Nebraska Mid-State Reclamation Dist. v. Hall County

Annotate this Case

41 N.W.2d 397 (1950)

152 Neb. 410

NEBRASKA MID-STATE RECLAMATION DIST. et al. v. HALL COUNTY et al.

No. 32702.

Supreme Court of Nebraska.

February 24, 1950.

*398 *399 *400 *401 R. L. Haines, Kearney, R. Stanley Torpin, Central City, Donald H. Weaver, Grand Island, Sampson & Armatys, Central City, Van Pelt, Marti & O'Gara, Lincoln, Pierson & Scheele, Lincoln, for appellants.

Harry Grimminger, Grand Island, John P. Jensen, Kearney, Neighbors & Danielson, Scottsbluff, for appellees.

Heard before SIMMONS, C. J., CARTER, MESSMORE, YEAGER, CHAPPELL, and WENKE, JJ., and KOKJER, District Judge.

CHAPPELL, Justice.

This action was brought by The Nebraska Mid-State Reclamation District, hereinafter generally designated as the district, and its directors, under the provisions of the Uniform Declaratory Judgments Act, particularly section 25-21,149, R.S.Supp., 1949, and section 25-21,150, R.R.S.1943, and under the provisions of the Reclamation Act, particularly sections 46-568 to 46-570, R.S.Supp., 1949.

The purpose of the action was to obtain an adjudication that the Reclamation Act, hereinafter generally designated as the act, Chapter 173, Laws of Nebraska, 1947, p. 523, now Chapter 46, article 5, R.S.Supp., 1949, was constitutional and valid, obtain judicial conformation of the legality and finality of organization of the district, and the validity of specified subsequent acts of the district and its directors, and also to have judicially determined the rights, status, duties, and other legal relations of the district, its officers and directors, the officers of defendant counties, and others under the act.

Defendants were Hall, Merrick, and Buffalo counties, and their respectively named county supervisors, treasurers, and county attorneys, the Attorney General, and State Engineer, together with Henry H. Falldorf, Warren Marsh, Harvey E. Glatfelter, and Leo Wyman, who each owned irrigable and non-irrigable rural farm lands, urban real estate, and tangible personal property within the boundaries of plaintiff district, respectively in Hall, *402 Merrick, and Buffalo counties, and "all persons having or claiming any interest in and to the organization and operation of the Nebraska Mid-State Reclamation District."

Notice of the action was concededly published and posted as required by section 46-568, and process as well was duly served upon all named defendants. Defendant counties and their respective officers, the Attorney General, the State Engineer, Warren Marsh, and Leo Wyman, first demurred generally, or generally and for defect of parties defendant. However, their demurrers were overruled, whereupon such defendants filed answers preserving their demurrers, which answers were respectively traversed by plaintiff. All other defendants defaulted.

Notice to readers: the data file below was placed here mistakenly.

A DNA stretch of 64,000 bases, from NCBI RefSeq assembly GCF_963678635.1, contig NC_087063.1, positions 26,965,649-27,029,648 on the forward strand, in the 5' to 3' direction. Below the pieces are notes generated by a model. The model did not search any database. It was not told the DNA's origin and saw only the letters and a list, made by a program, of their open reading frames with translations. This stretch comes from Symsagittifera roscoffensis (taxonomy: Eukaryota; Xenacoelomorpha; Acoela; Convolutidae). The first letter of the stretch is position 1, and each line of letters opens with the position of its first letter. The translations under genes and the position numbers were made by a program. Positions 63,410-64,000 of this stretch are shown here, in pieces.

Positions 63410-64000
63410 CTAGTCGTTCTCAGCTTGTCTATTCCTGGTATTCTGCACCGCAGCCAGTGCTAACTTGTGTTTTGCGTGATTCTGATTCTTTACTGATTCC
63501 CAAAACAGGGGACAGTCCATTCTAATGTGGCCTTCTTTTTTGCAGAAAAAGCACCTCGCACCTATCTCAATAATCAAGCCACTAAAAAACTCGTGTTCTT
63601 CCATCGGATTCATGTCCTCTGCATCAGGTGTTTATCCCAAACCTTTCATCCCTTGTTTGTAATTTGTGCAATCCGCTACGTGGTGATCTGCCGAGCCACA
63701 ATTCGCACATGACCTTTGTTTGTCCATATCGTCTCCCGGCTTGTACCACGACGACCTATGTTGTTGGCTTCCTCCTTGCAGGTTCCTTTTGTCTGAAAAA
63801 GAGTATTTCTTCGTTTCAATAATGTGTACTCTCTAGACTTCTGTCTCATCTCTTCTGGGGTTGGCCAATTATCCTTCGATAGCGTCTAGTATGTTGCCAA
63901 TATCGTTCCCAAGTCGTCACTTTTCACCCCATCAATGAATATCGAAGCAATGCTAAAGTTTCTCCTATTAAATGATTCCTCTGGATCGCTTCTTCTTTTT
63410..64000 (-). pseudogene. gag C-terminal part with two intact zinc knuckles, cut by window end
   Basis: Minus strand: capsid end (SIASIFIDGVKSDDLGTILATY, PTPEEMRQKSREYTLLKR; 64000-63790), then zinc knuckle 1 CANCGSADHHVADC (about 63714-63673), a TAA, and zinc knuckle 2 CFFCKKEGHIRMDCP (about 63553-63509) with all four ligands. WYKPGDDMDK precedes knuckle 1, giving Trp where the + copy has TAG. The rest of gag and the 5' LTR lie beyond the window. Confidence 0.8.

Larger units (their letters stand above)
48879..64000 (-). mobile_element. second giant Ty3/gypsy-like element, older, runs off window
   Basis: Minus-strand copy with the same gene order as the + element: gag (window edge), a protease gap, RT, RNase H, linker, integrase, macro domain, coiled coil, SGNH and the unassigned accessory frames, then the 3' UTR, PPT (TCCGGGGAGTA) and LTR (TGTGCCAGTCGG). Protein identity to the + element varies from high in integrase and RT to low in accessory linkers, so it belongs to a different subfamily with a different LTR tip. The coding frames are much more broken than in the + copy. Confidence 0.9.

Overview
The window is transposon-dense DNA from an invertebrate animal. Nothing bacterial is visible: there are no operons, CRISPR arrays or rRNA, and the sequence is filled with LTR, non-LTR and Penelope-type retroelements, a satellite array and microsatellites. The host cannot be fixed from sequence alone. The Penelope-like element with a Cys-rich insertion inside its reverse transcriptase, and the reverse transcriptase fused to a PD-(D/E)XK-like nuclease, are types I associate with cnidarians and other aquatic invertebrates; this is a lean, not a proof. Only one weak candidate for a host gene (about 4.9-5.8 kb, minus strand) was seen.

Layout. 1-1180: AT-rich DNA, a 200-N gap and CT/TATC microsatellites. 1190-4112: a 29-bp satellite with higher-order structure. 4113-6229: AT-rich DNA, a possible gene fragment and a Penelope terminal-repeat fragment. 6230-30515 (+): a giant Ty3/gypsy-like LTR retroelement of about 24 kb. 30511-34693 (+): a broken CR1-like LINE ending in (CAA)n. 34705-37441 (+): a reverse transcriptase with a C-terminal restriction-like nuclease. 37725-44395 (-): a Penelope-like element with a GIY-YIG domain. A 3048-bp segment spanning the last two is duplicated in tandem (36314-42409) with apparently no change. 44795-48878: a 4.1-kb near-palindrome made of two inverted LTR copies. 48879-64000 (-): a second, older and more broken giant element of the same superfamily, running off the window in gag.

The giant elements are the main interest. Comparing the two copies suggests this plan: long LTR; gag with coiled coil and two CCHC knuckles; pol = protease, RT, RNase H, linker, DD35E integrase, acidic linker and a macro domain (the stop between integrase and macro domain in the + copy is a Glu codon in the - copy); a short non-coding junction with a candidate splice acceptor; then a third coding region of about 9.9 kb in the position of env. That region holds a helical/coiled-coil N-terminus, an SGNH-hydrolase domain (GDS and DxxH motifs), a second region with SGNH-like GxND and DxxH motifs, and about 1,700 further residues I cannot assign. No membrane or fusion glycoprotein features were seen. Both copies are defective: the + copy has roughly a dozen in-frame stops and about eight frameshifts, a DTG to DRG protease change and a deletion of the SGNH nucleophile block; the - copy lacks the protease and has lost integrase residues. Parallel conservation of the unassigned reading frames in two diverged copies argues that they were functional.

In that connection, defendant Hall County and its officers answered, substantially admitting that the district was legally organized and that the subsequent acts alleged by plaintiff were taken as alleged, and that same were legal and valid if the act had constitutional validity, which they denied. Such defendants also admitted that part of the tax moneys levied for the benefit of the district was being withheld by the county treasurer of Hall County pending judicial determination of constitutionality of the act. Defendants Merrick and Buffalo counties and their respective officers denied generally. Defendants Warren Marsh and Leo Wyman denied generally and also affirmatively alleged that the Reclamation Act was unconstitutional in several particulars. The Attorney General and State Engineer answered, affirmatively alleging that the act was constitutional and admitting that the district had been legally organized, but, for lack of information, denied generally the other allegations of plaintiffs' petition.

After a hearing whereat evidence was adduced the trial court found generally for plaintiffs and against defendants and all other parties having or claiming any interest in and to the organization and operation of the district. Its decree particularly found that the court had jurisdiction of the subject matter and persons of the named defendants, all owners of property in the district, and all parties having any interest in the district; that a justiciable controversy existed between the parties; that the district had been legally and finally organized and established as a public corporation and political subdivision of the state under the provisions of the act; that the taxes levied or caused to be levied by the district were legally and lawfully levied within the specific limits prescribed by the act; that the taxes levied against the property of defendants Warren Marsh and Leo Wyman were valid and that it was their duty to pay such taxes, and that it was the duty of all other taxpayers in said district on whose property taxes were similarly levied, to pay the same as provided by the act; and that it was the duty of the county officers to levy and collect such taxes. It specifically found and adjudged that the Reclamation Act was not unconstitutional, as claimed by defendants.

Motions of defendants for new trial were overruled, and they appealed, assigning substantially that the trial court erred in overruling their demurrers, and that the judgment was not sustained by the evidence but was contrary thereto, and contrary to law. We conclude that the assignments should not be sustained.

The evidence is not in conflict. In the light thereof, and admissions in the pleadings, it cannot be disputed that the district was legally and finally organized and established, from which no appeal was taken, and that the subsequent acts of the district and its officers and directors conformed with the provisions of the Reclamation Act, all of which were valid and binding, if the act was constitutional. The rights and duties of district officers, as well as those of defendant counties and others, are clearly defined in the act, but, of course, such rights and duties are thus created and imposed only if the act is constitutional.